E. Applications of Rational Functions
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CHAPTER 4 Polynomial and Rational Functions
4.4 EXERCISES
ᮣ
CONCEPTS AND VOCABULARY
Fill in each blank with the appropriate word or phrase. Carefully reread the section if needed.
1. Write the following in direction/approach notation.
As x becomes an infinitely large negative number, y
approaches 2.
2. For any constant k, the notation as ͿxͿ S ϩq,
y S k is an indication of a
asymptote,
while x S k, ͿyͿ S ϩq indicates a
asymptote.
3. Vertical asymptotes are found by setting the
equal to zero. The x-intercepts are found
by setting the
equal to zero.
4. If the degree of the numerator is equal to the
degree of the denominator, a horizontal asymptote
occurs at y ϭ ab , where ab represents the ratio of
the
.
3x2 Ϫ 2x
and a table of
2x2 Ϫ 3
values to discuss the concept of horizontal
asymptotes. At what positive value of x is the graph
of g within 0.01 of its horizontal asymptote?
5. Use the function g1x2 ϭ
ᮣ
6. Name all of the “tools” at your disposal that play a
role in the graphing of rational functions. Which
tools are indispensable and always used? Which are
used only as the situation merits?
DEVELOPING YOUR SKILLS
Give the location of the vertical asymptote(s) if they
exist, and state the function’s domain.
7. f 1x2 ϭ
xϩ2
xϪ3
9. g1x2 ϭ
3x2
x2 Ϫ 9
8. F1x2 ϭ
4x
2x Ϫ 3
10. G1x2 ϭ
xϩ1
9x2 Ϫ 4
11. h1x2 ϭ
x2 Ϫ 1
xϪ5
12. H1x2 ϭ 2
2x ϩ 3x Ϫ 5
2x Ϫ x Ϫ 3
13. p1x2 ϭ
2x ϩ 3
2
x ϩxϩ1
2
14. q1x2 ϭ
2x3
x2 ϩ 4
Give the location of the vertical asymptote(s) if they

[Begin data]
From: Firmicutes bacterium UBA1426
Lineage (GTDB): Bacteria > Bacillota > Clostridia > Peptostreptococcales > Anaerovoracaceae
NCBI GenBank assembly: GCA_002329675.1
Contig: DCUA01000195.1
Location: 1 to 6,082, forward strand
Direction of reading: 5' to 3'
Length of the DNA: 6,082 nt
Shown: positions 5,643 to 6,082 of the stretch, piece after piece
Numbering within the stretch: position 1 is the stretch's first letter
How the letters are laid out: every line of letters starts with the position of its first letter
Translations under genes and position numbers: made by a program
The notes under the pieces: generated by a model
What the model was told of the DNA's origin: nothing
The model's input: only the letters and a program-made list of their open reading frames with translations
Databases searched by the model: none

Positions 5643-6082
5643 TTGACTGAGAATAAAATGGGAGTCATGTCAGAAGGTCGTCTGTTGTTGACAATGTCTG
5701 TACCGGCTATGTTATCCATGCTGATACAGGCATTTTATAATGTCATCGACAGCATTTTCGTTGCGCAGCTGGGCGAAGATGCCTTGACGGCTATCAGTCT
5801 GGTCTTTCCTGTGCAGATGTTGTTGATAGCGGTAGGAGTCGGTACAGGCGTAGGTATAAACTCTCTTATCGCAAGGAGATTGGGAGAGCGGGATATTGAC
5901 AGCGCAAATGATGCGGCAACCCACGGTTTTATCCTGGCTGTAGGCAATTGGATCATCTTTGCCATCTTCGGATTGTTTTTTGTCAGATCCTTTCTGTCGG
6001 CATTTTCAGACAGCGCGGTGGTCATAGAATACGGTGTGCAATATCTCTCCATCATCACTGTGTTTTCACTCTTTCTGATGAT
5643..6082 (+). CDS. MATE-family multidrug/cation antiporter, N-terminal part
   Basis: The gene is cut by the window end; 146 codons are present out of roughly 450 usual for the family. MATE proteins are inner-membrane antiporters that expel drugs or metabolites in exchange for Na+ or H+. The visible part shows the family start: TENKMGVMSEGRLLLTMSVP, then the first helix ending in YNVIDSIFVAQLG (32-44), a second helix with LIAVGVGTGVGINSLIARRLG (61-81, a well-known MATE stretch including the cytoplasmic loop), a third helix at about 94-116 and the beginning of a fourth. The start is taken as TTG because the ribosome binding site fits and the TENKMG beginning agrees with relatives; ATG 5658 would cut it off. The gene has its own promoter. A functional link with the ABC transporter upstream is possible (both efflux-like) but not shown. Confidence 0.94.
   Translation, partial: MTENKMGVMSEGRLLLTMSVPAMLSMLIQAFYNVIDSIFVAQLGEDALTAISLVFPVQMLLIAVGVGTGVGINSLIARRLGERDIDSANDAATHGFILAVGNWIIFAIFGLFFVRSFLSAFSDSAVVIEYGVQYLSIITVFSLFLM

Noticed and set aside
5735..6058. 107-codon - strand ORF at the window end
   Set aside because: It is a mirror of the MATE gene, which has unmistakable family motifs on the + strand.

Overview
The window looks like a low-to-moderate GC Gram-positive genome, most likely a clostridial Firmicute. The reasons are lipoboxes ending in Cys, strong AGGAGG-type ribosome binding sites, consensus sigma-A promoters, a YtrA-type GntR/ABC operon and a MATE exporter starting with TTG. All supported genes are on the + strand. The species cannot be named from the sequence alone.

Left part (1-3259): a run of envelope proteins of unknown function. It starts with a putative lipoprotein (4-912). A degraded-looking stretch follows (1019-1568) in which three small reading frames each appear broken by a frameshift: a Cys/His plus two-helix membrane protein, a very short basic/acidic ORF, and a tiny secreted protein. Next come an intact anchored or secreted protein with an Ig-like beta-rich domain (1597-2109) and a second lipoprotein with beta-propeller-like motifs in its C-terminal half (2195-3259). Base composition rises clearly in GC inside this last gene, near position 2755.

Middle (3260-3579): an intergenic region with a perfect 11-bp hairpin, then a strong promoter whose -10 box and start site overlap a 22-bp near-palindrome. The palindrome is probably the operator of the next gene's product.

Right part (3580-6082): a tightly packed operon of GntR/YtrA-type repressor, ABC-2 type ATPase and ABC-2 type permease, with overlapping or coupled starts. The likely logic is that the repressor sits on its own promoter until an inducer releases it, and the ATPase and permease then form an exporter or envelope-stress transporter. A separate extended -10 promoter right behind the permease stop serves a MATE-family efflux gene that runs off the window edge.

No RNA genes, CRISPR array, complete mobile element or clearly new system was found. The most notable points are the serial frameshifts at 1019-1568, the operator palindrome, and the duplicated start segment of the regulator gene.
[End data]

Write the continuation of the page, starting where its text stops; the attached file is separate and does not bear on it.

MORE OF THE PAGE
exist, and state whether function values will change sign
(positive to negative or negative to positive) from one
side of the asymptote to the other.
15. Y1 ϭ
xϩ1
x ϪxϪ6
2
17. r1x2 ϭ
16. Y2 ϭ
2x ϩ 3
x Ϫ x Ϫ 20
2
x2 ϩ 3x Ϫ 10
x2 Ϫ 2x Ϫ 15
18.
R1x2
ϭ
x2 Ϫ 6x ϩ 9
x2 Ϫ 4x ϩ 4
19. Y1 ϭ
x
x ϩ 2x Ϫ 4x Ϫ 8
20. Y2 ϭ
Ϫ2x
x3 ϩ x2 Ϫ x Ϫ 1
3
2
For the functions given, (a) determine if a horizontal
asymptote exists and (b) determine if the graph will
cross the asymptote, and if so, where it crosses.
21. Y1 ϭ
2x Ϫ 3
x2 ϩ 1
22. Y2 ϭ
4x ϩ 3
2x2 ϩ 5
23. r1x2 ϭ
4x2 Ϫ 9
2x2 Ϫ x Ϫ 10
24.
R1x2
ϭ
x2 Ϫ 3x Ϫ 18
x2 ϩ 5
25. p1x2 ϭ
3x2 Ϫ 5
x2 Ϫ 1
26. P1x2 ϭ
3x2 Ϫ 5x Ϫ 2
x2 Ϫ 4
Apply long division to find the quotient and remainder
for each function. Use this information to determine the
equation of the horizontal asymptote, and whether the
graph will cross this asymptote. Verify answers by
graphing the functions on a graphing calculator and
locating points of intersection.
27. v1x2 ϭ
8x
x ϩ1
28. f 1x2 ϭ
4x ϩ 8
x2 ϩ 1
29. g1x2 ϭ
2x2 Ϫ 8x
x2 Ϫ 4
30. h1x2 ϭ
x2 Ϫ x Ϫ 6
x2 Ϫ 1
2
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Give the location of the x- and y-intercepts (if they
exist), and discuss the behavior of the function (bounce
or cross) at each x-intercept.
x2 Ϫ 3x
31. f 1x2 ϭ 2
x Ϫ5
2x Ϫ x2
32. F1x2 ϭ 2
x ϩ 2x Ϫ 3
33. g1x2 ϭ
x2 ϩ 3x Ϫ 4
x2 ϩ 7x ϩ 6
34.
G1x2
ϭ
x2 Ϫ 1
x2 Ϫ 2
35. h1x2 ϭ
x3 Ϫ 6x2 ϩ 9x
4x ϩ 4x2 ϩ x3
36. H1x2 ϭ
2
4Ϫx
x2 Ϫ 1
Use the Guidelines for Graphing Rational Functions to
graph the functions given.
xϩ3
37. f 1x2 ϭ
xϪ1
39. F1x2 ϭ
8x
x ϩ4
2
Ϫ2x
41. p1x2 ϭ 2
x Ϫ4
2
40. G1x2 ϭ
Ϫ12x
x2 ϩ 3
Ϫ3x
2x
46. H1x2 ϭ 2
x2 Ϫ 6x ϩ 9
x Ϫ 2x ϩ 1
xϪ1
x Ϫ 3x Ϫ 4
49. s1x2 ϭ
4x2
2x2 ϩ 4
x2 Ϫ 4
51. Y1 ϭ 2
x Ϫ1
54. V1x2 ϭ
3x
x ϩx ϪxϪ1
48. Y2 ϭ
1Ϫx
x2 Ϫ 2x
50. S1x2 ϭ
Ϫ2x2
x2 ϩ 1
x2 Ϫ x Ϫ 12
52. Y2 ϭ 2
x ϩ x Ϫ 12
3
3
2
Use the vertical asymptotes, x-intercepts, and their
multiplicities to construct an equation that corresponds
to each graph. Be sure the y-intercept estimated from
the graph matches the value given by your equation for